Tahlequah Daily Press


September 14, 2012

Local gardeners share fall care tips

TAHLEQUAH — Flowers and their blooms fascinate with intricate details, dazzle with their beauty, and enchant with their fragrance. This appeals to gardeners, whose passion is to tend to flora and fauna in every season.

“It’s amazing how God has made everything so intricate, like the center of a rose,” said Marie LeDoux.

She tends five acres, and loves the peace and beauty her landscape provides her from her front porch or new back deck.

“Every morning, I get up early and go out on the porch, read my Bible then start watering,” LeDoux said.

Gardens with roses surround the house, and beyond them are well-groomed, tree-lined fields, which she mows herself. The oaks were there when she moved in, but the California native, who was born in Java, planted lots of pine trees, pink and white dogwoods and crepe myrtle bushes.

“I keep it like a park so I can play soccer with my grandson,” LeDoux said.

Friends on Facebook can admire her talent with gardening and photography.

“Knock Out roses and nandinas – the deer like it all, and think I planted it just for them. They were here first, and that’s why I moved here,” she said. “The only way I shoot a deer is with my camera.”

Roses are her favorites.

“All us gals, my sisters and my mom, love them,” LeDoux said.

A new favorite addition this year are a couple of giant Calla lilies that look like tall elephant ears, which she bought at the Farmers’ Market.

“The grasshoppers eat everything. There are so many I can’t keep them off,” she said.

Fertilizer is out of the question, because she wants to protect the many birds that hunt her land. A red-tailed hawk that nests on her brothers’ 10 acres also hunts on her five.

“And it keeps away all the things I don’t like, rodents and snakes,” she said. “I pray every night no bugs, rodents or snakes will get into my home.”

The crepe myrtles bloom spring, summer, and most of fall. But the summer’s been so dry, the blooms haven’t been as abundant this year.

The 100-degree temperatures have challenged even the best of gardeners and landscapers. But those who watered twice daily have some gardens to enjoy and plants to prepare for the cooler temperatures autumn will bring.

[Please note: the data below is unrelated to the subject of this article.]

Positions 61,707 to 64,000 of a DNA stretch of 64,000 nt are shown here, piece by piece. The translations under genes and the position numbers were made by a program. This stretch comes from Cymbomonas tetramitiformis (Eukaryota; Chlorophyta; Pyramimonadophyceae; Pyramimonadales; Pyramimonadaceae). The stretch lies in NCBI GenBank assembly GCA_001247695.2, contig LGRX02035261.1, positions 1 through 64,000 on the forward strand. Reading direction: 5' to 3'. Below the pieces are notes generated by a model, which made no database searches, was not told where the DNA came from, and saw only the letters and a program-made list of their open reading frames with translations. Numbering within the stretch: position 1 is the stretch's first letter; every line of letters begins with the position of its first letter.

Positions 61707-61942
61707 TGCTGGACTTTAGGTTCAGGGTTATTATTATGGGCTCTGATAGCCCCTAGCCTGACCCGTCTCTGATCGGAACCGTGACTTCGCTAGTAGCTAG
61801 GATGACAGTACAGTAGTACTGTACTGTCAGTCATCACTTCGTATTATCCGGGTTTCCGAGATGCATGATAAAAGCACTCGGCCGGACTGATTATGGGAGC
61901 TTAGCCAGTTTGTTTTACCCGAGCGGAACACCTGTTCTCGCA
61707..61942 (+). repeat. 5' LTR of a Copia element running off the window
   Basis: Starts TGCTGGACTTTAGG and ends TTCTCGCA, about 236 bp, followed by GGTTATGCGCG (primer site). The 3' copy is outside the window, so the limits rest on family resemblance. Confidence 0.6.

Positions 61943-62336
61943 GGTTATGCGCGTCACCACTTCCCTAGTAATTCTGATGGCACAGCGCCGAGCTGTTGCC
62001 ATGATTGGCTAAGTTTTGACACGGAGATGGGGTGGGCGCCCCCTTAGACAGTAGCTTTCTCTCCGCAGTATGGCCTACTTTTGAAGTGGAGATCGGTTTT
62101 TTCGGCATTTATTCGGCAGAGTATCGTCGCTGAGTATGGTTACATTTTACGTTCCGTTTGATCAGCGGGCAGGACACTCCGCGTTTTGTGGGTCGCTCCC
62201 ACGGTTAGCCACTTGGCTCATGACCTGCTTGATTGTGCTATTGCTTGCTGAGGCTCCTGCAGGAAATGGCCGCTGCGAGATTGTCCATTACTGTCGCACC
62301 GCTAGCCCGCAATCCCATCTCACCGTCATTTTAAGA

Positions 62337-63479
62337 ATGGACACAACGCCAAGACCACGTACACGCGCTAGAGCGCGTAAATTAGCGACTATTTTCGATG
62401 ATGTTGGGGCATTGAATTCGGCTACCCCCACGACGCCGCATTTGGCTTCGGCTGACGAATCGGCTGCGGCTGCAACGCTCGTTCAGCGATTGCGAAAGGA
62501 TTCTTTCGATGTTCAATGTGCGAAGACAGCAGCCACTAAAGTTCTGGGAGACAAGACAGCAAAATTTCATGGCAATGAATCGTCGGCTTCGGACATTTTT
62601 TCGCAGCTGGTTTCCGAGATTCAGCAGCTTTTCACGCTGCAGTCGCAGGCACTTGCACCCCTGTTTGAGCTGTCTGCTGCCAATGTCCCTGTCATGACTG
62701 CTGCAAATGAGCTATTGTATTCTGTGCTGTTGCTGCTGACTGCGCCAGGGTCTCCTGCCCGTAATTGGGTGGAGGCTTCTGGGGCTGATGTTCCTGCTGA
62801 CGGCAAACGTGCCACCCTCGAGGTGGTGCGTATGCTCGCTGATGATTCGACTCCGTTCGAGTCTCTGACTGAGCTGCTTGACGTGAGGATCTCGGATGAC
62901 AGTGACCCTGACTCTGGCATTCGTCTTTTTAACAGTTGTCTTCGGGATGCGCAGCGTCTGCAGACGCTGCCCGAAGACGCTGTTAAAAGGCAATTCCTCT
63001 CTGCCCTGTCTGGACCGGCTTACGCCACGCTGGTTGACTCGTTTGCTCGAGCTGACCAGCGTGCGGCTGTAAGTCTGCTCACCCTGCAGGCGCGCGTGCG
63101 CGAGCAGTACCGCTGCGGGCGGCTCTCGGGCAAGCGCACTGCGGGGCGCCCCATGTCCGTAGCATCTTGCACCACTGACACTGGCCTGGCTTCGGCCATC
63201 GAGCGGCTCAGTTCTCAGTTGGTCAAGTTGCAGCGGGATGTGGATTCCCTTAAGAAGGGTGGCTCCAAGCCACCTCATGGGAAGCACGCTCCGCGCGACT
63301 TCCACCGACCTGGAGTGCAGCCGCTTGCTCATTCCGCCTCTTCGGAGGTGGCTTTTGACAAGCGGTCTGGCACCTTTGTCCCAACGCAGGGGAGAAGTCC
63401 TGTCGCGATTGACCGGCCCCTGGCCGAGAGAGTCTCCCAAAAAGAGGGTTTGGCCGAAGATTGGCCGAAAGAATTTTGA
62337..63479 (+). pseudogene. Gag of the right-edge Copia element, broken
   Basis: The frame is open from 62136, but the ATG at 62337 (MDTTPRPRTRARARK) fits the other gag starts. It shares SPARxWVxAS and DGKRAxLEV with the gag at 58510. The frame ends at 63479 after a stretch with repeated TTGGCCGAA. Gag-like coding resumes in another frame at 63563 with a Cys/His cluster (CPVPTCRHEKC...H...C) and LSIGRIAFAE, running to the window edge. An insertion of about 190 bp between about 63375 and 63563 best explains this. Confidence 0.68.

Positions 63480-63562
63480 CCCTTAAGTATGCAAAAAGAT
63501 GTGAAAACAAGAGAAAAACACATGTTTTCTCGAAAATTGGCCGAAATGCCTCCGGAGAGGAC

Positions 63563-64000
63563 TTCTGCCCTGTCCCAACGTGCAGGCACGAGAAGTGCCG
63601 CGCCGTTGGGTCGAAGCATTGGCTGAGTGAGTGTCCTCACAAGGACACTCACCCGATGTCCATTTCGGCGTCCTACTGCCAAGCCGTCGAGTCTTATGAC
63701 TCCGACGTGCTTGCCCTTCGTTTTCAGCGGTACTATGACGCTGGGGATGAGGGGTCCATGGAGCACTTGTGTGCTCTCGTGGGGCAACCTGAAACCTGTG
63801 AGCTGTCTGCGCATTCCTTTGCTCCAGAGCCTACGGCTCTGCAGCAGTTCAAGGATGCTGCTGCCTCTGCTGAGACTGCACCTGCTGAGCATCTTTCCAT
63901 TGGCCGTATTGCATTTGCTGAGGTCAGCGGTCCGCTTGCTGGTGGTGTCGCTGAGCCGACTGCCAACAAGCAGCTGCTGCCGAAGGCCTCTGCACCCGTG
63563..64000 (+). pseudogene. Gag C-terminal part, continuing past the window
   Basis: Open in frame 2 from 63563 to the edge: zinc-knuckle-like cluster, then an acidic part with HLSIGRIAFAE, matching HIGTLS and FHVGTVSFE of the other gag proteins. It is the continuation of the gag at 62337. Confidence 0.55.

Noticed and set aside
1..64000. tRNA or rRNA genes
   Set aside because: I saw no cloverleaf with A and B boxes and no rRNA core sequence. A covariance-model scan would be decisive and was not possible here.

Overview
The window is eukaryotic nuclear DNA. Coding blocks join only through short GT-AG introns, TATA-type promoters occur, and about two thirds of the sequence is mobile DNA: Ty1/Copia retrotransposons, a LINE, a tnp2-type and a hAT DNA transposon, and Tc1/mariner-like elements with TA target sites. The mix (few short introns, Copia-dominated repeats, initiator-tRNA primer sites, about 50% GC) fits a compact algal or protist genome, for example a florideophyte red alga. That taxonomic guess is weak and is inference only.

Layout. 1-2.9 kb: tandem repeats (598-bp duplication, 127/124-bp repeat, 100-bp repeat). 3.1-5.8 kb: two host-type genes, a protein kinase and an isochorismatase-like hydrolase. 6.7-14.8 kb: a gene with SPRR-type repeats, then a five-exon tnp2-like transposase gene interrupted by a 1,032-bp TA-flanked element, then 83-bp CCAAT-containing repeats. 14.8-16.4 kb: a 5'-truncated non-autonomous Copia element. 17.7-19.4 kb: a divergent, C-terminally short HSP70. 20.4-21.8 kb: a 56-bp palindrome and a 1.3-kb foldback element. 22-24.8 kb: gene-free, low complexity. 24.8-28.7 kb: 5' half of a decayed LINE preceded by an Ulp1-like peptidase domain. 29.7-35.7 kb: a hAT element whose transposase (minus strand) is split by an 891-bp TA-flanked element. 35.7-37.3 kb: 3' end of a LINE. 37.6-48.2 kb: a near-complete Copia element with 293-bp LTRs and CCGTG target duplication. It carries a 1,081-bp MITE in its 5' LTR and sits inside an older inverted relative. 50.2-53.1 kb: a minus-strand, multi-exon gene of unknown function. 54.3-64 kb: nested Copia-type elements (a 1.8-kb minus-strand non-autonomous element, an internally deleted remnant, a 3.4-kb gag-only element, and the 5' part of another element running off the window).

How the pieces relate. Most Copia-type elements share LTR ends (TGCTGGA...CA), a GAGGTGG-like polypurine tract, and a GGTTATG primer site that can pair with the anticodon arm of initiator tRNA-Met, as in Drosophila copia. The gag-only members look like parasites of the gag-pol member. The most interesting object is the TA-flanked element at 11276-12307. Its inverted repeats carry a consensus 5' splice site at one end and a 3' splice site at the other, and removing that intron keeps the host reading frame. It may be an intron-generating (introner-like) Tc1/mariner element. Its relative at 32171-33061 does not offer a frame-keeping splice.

“In the fall, the leaves of the dogwoods turn blood-red before they fall off,” she said. “And the oleander should survive the snow.”

Elephant ear bulbs stay in the ground, and LeDoux mulches them with cedar mulch to keep the roots moist and protect them from the extremes in temperature. She’s put out about 30 bags of mulch in the garden.

The roses get trimmed down quite a bit, and all the trees’ lower branches will get trimmed about the same height above the ground.

Jim Roaix normally plants extra, and he doesn’t weed.

“I get less tomatoes, for example, but the critters are happy,” he said. “I plant lettuce and cabbage and peas for the rabbit family, and they leave the other stuff alone.”

At the end of the season, he buys from the “ready to rot” section in stores, getting plants for 50 cents to $1 and nursing them back to heath.

In the fall, he trims everything that doesn’t have buds, like trees and the grape arbor with four types of grapes on it. And he doesn’t trim his Knock Out roses.

“I cover the strawberry patch with mesh, and in the fall, I cut off runners for new starts. I put in peat pots that make it easy to water, and come spring, they’re easy to plant,” Roaix said.

Gardening reminds him of the old days, when he was raising his children on the Long Island Sound in Connecticut.

“I used to can close to 1,000 jars of vegetables and fruits, and fish,” he said.

Barbara Hutchinson is so passionate about gardening she winters over about 40 pots in her “Florida room.” Hibiscus, bougainvillea, weeping figs and ferns are among them. She does more gardening in pots since developing arthritis.

She likes oleander and alstroemeria, commonly called Peruvian lily, which makes bouquets of blooms. Roses are a favorite, especially Palatine roses, which she has to order from Canada.

“They’re disease hardy, especially for black spot,” she said. “I have some Knock Out roses and hybrid tea roses with long stems.”

A new favorite is Duranta, a weeping blue flower a friend in Oklahoma City gave her.

“I always like to use fall mums, purple, red, yellow and when I can find them in Arkansas, salmon-colored ones,” Hutchinson said. “And salvia blooms in the fall, and coleus lasts into the fall with pretty colored leaves.”


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